For me, the most interesting conclusion drawn is, “Scientific findings on bipolar disorder from Africa are consistent with the existing literature from other parts of the world.” Who’d have thunk it?

Ethiopia

“When there is an effective service and people start to use it, that also has an effect on stigma. People become more accepting of people with mental illness because there is more hope.” Abebaw Fekadu, Butajira Hospital

Major mental disorders in Addis Ababa, Ethiopia. II. Affective disorders
Socio-demographic correlates of bipolar disorder in Butajira, rural Ethiopia
Prevalence and clinical characteristics of bipolar I disorder in Butajira, Ethiopia: A community-based study

This is the one that fascinated me completely:

Bipolar disorder among an isolated island community in Ethiopia
Background: Psychiatric data on population groups of geographic and social isolates are rare, but can potentially give insights into factors of aetiological importance. The Zeway islanders have lived in geographic and cultural isolation for over three centuries.
Aim: To determine the prevalence of major psychiatric disorders among the adult population of Zeway islands.
Methods: A three stage screening design that included the use of structured interview instruments (CIDI and SCAN), key informants, and clinical assessment by psychiatrists was employed for case identification.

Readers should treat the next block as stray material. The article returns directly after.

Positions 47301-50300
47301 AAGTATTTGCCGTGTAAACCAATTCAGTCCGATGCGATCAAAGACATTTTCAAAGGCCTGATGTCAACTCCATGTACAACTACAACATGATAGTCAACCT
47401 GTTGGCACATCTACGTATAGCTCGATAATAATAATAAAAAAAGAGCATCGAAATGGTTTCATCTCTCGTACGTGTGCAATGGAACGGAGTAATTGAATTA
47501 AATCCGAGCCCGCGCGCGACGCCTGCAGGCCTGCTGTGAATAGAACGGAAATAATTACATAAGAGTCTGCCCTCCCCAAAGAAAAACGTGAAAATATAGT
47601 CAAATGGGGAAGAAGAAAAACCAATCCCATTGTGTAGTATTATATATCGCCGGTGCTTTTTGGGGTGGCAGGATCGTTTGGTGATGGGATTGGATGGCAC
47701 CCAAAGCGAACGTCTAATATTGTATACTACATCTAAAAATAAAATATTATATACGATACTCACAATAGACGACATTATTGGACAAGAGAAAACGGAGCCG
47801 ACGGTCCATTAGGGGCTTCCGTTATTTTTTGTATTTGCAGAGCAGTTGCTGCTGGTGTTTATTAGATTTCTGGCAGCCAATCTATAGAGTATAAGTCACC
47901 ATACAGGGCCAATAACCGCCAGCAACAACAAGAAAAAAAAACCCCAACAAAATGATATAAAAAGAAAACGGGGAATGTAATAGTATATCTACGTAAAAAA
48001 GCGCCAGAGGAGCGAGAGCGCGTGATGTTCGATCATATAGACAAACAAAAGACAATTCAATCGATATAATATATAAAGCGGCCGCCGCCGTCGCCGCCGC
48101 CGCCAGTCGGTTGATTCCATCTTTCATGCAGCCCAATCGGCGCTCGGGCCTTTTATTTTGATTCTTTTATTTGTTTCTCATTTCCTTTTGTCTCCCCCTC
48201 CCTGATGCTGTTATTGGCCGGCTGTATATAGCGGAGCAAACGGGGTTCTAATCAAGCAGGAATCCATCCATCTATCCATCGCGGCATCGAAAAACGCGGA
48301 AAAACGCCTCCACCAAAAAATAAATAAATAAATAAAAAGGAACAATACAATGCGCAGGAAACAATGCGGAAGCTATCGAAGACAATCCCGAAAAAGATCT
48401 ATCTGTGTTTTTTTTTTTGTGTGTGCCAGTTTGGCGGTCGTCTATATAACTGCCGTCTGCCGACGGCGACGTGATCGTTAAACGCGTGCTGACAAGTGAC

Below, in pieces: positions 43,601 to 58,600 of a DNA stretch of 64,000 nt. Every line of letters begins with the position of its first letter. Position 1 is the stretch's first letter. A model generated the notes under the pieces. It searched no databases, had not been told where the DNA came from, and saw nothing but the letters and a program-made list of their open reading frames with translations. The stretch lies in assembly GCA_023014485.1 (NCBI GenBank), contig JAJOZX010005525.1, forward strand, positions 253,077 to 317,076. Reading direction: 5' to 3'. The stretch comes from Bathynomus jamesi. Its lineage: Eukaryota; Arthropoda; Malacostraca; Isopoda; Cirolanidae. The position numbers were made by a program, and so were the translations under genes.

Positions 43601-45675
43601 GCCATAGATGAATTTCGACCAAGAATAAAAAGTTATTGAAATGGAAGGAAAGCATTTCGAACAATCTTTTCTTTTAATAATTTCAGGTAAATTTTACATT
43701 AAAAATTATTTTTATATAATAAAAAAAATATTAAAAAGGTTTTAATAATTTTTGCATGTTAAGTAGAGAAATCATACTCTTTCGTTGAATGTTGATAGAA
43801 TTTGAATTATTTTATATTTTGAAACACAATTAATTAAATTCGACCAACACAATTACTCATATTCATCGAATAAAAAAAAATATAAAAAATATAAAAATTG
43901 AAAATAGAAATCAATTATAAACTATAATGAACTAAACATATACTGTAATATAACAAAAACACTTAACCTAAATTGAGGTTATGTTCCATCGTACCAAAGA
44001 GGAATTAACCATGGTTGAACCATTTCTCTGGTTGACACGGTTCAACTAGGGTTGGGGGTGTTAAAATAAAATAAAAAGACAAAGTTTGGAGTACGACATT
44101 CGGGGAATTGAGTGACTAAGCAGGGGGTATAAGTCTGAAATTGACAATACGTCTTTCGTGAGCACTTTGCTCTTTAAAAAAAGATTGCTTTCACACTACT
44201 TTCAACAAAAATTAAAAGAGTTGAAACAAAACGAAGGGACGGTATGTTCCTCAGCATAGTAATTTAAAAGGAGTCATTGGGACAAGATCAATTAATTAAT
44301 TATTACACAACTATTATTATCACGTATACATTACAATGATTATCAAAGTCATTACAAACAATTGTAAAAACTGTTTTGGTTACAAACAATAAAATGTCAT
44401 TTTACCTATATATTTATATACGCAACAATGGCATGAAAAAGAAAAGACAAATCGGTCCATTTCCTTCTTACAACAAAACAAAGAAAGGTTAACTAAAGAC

Results: Prevalence of bipolar disorders among the adult population (n=1691) was 1.83% (n=31) with 66% of the cases originating from one of the islands that constitutes only 17.33% of the study population. Only one subject was identified with schizophrenia.
Conclusions: A pattern of differential prevalence for bipolar disorders and schizophrenia appears to exist in this isolated population, which also seems shared by other isolated population groups. The high prevalence of bipolar disorders with clustering of cases on one island may represent an environmental or genetic factor of etiologic relevance that deserves further exploration.

According to a 2003 WHO report, close to 90 per cent of those in developing countries who need treatment for mental health problems receive no assistance. [2] Across Africa, there is only one psychiatrist for every million people. [3] As a result, doctors throughout the continent are realising that if they want to widen access to mental health, they can’t wait until there are more psychiatrists. source

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St George's Mall, Cape Town


Sensitive Yvette

“Yvette, you can’t go through life being so sensitive.”  My dad’s words still haunt me today. I hear his voice right through through the other voices in my head. They throw insults at me. Word after word they cut, like daggers into my flesh I’m sure he never imagined having a daughter like me- sensitive […]

Forgiveness

A couple of posts ago I mentioned that Sadie does too much of the talking in therapy. I sent her a link to that post and she took that comment very seriously. In my appointment yesterday, she completely backed off on the talking and left me there to uncomfortably fumble for words in response to […]